What’s the proper term … shakes? Anyway, looking at houses, and a couple have the wooden shingles. They make me a little nervous with regard to fire hazard, and I have no knowledge of their durability. Can someone educate me with reagrd to the pros and cons of a wood shingle roof?
“When asked if you can do something, tell’em “Why certainly I can”, then get busy and find a way to do it.” T. Roosevelt
Pros- ther're pretty and they are appropriate on certain vintage homes.
Con's : they are expensive, untreated they can be a fire hazard, they get mossy in the shade and I know of a few people who re-shingle every ten years.
Having said all that if I had the money I would use them.
There is a difference between "shakes" and "shingles", though I don't remember the specifics enough to hazard explaining it.
They are a fire hazard from the standpoint of being liable to ignite due to a nearby forest/brush fire, and as a result are generally prohibited in areas at risk of this. Not a serious fire hazard for normal suburban use.
They can last anywhere from 10 years to 90 years, depending on the quality of the shingle, the climate, the slope of the roof, the quality of the installation, etc.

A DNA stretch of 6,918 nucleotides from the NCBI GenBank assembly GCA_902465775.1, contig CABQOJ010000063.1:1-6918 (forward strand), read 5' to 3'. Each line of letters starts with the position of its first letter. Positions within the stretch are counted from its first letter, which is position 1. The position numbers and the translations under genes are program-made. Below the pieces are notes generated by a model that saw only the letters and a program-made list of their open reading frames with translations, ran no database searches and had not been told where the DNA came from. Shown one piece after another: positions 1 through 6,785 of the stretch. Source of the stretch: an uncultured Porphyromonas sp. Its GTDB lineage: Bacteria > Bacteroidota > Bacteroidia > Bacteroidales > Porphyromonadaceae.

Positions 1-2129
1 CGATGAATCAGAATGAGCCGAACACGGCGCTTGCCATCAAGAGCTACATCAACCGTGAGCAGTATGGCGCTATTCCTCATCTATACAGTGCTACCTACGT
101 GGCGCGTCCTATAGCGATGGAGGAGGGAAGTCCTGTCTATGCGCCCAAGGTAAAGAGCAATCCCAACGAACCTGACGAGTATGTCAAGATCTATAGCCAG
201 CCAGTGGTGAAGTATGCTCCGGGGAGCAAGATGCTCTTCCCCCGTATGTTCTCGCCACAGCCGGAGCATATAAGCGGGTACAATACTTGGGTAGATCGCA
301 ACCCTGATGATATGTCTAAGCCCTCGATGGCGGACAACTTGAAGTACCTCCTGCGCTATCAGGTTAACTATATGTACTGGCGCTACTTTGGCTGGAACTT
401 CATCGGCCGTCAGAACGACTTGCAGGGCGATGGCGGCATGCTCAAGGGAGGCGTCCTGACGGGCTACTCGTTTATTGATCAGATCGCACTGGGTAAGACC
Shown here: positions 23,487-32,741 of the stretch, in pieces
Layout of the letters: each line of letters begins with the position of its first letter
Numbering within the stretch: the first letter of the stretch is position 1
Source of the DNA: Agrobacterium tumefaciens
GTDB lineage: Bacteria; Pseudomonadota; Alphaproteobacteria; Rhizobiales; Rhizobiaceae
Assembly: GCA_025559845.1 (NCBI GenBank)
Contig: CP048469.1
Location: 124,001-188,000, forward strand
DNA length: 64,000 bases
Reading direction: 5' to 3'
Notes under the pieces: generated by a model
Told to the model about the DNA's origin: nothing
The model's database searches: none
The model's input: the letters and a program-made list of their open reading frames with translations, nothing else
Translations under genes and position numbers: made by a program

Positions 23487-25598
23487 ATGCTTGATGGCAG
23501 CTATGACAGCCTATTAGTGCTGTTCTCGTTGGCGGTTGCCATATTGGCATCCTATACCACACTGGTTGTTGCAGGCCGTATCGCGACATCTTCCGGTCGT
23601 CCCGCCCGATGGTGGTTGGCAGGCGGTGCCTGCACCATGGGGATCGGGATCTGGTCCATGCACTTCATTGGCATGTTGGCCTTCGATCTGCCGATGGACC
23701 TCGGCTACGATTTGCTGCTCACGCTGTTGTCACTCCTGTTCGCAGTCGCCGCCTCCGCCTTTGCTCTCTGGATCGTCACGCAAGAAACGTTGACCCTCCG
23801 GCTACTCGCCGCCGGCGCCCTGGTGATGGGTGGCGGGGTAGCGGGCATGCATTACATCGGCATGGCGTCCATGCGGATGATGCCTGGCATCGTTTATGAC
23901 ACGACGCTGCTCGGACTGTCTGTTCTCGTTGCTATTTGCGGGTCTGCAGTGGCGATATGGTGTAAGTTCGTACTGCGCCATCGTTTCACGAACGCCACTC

There are composite (fiber-cement, et al) alternatives that look about as good, are more fire-resistant, and are more predictable in terms of lifetime. Don't know how they work out in terms of price.
Advantage; Wood shakes are lightweight, especially in Earthquake country. Strong, can be walked on, it still will crack but not as bad as cement tiles.
Disadvantage; they will burn, but not as flammable when newly treated. They now do not burn as fast because it take time to burn thru plywood sheathing. Old time skip or space sheathing makes wood roofs burn really quick. Look up in the attic or under the garage roof, if you see wood shakes, not plywood, it will burn more easily. Wood Hakes cost more than cement tiles in Los Angeles county.
Edited 8/17/2006 3:53 pm ET by Sungod